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Outbreak Outlook – Northeast – January 29

JAN 29


Welcome to the Northeast edition of Outbreak Outlook! It is only available to paid subscribers. If you wish to become a paid subscriber and access region-specific information, please click the Subscribe Now button below. Thanks for reading! -Caitlin

Respiratory Diseases


The Northeast continues facing moderately elevated flu activity in outpatient settings, though the situation is improving rapidly.

Northeast Region: ILI Activity
Percent of doctors visits for ILI symptoms

In Maine, influenza-like illness (ILI) has persisted, with a slight increase of 0.3%. Rhode Island and New Hampshire have experienced relatively stable ILI levels over the past week.

On the other hand, several states have seen significant declines in ILI. For instance, Pennsylvania had a decrease of 0.5%, Massachusetts saw a drop of 0.7%, New Jersey experienced a reduction of 0.9%, and Vermont had a decline of 0.3%. These numbers suggest that ILI has peaked in these areas.

Northeast Region: Change in ILI Activity
Percent of doctors visits for ILI symptoms

Influenza hospitalization rates also retreated across the board last week, with the steepest decreases seen in New Jersey, Massachusetts, and New Hampshire. More moderate yet meaningful drops happened in New York, Connecticut, Pennsylvania, and Maine as well.

Overall the data indicates peak flu activity likely occurred for most Northeastern states based on region-wide declines in hospitalizations. However pockets of stubborn ILI persist, keeping outpatient severity levels still moderately elevated.


The Northeast region experienced a drop in Covid-19 hospitalization rates over the past week, with weekly admissions falling 0.8 per 100,000 population. The decline, from a peak of 13 to 9 per 100k, suggests hospital burdens have started easing across Northeastern states after this season’s wave.

Northeast Region: New COVID-19 Hospitalizations
Average rate per 100,000 population

At the state level, decreases were observed in every state over the past week. The most significant declines were in Maine, Rhode Island, and New Hampshire. Additional substantial drops were seen in Vermont, New Jersey, and Massachusetts.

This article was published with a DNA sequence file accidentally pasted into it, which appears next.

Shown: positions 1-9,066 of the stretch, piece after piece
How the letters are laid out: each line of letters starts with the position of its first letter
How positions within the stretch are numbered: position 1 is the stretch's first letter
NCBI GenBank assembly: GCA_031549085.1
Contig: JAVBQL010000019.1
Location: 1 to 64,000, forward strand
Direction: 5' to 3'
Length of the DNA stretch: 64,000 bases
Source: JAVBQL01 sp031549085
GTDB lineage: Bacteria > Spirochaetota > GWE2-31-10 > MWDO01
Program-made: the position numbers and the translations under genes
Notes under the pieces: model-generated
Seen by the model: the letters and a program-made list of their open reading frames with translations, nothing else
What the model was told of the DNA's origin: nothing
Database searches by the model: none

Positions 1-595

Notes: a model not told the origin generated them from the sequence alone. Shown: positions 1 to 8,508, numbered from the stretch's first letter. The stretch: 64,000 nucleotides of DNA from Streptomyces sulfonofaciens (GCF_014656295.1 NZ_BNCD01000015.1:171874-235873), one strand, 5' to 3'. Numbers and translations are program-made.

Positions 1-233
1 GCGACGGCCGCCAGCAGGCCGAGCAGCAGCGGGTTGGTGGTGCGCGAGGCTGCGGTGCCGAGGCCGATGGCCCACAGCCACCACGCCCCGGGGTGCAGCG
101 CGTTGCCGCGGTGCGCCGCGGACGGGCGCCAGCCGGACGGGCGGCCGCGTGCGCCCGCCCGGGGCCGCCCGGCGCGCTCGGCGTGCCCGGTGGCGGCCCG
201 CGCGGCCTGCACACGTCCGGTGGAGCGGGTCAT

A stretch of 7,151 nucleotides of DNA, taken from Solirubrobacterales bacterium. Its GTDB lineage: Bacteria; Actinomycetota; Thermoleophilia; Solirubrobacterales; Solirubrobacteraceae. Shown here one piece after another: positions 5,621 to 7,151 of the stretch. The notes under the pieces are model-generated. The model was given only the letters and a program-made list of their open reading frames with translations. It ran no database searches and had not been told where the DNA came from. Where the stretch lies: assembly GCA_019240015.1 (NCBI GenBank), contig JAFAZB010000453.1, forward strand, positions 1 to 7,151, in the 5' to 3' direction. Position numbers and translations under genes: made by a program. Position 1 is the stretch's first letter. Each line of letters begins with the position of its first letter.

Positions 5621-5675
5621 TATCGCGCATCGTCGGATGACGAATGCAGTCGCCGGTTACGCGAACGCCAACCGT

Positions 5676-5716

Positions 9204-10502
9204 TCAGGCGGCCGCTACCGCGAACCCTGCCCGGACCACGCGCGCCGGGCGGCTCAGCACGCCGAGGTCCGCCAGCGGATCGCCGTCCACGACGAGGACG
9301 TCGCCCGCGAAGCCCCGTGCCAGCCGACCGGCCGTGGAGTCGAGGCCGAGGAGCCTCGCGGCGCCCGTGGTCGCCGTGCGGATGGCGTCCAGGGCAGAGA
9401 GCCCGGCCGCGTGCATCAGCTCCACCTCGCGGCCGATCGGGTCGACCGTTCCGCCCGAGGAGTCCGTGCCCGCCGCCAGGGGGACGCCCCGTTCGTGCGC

Smaller reductions were reported by Pennsylvania, New York, and Connecticut. With all 9 Northeastern states showing falling hospitalization levels, the region appears to be moving past its peak.

Northeast Region: Change in New COVID-19 Hospitalizations
Weekly new hospitalizations per 100,000


The Northeast mostly saw decreases in RSV PCR test positivity rates over the past week. Maine saw the most substantial drop at -2.9 percentage points. Other meaningful declines occurred in New Hampshire (-1.0 point), Massachusetts (-1.0 point), and New York (-0.8 points). Smaller decreases happened in Vermont, Connecticut, New Jersey, and Pennsylvania. Rhode Island did not report RSV data.

Northeast Region: RSV Activity
Test Positivity, Percentage

Stomach Bug

Norovirus activity in the Northeast is remaining steady, with test positivity around 11%. This first quarter of the year tends to be when norovirus circulates widely, so be cautious over the next few months. Remember that hand sanitizer is not particularly effective at preventing norovirus; soap and water is best.

Northeast Region: Norovirus Activity
Test Positivity, Percentage

Food recalls

The following foods are being recalled because they are contaminated. Please check your cupboards and throw out any of these items:


  • Robitussin Honey CF Max cough syrup products (more info)

Previously reported:

  • Brightfarm Spinach and Salad Kits (more info)
  • Charcuterie meats sold by Fratelli Beretta and, newly, Busseto (more info)
  • Tons of different granola and oatmeal products from Quaker (more info).
  • If you have food allergies, you may wish to review these FDA safety alerts and USDA alerts for foods with undeclared allergens.

In other news

  • Blastomycocis, a fungal infection mostly commonly associated with the northern Midwest and parts of the Southeast, is now being found more commonly in other regions, including Vermont. Blastomycosis is caused by a fungus that is found in wet soil and decaying organic matter. The illness is challenging to diagnose because its symptoms resemble other respiratory infections, including fever, and body aches. If untreated, can lead to serious illness or death. New research indicates a higher prevalence than previously known. A study examining health insurance claims in Vermont between 2011 and 2020 identified 114 cases, with 30% requiring hospitalization.

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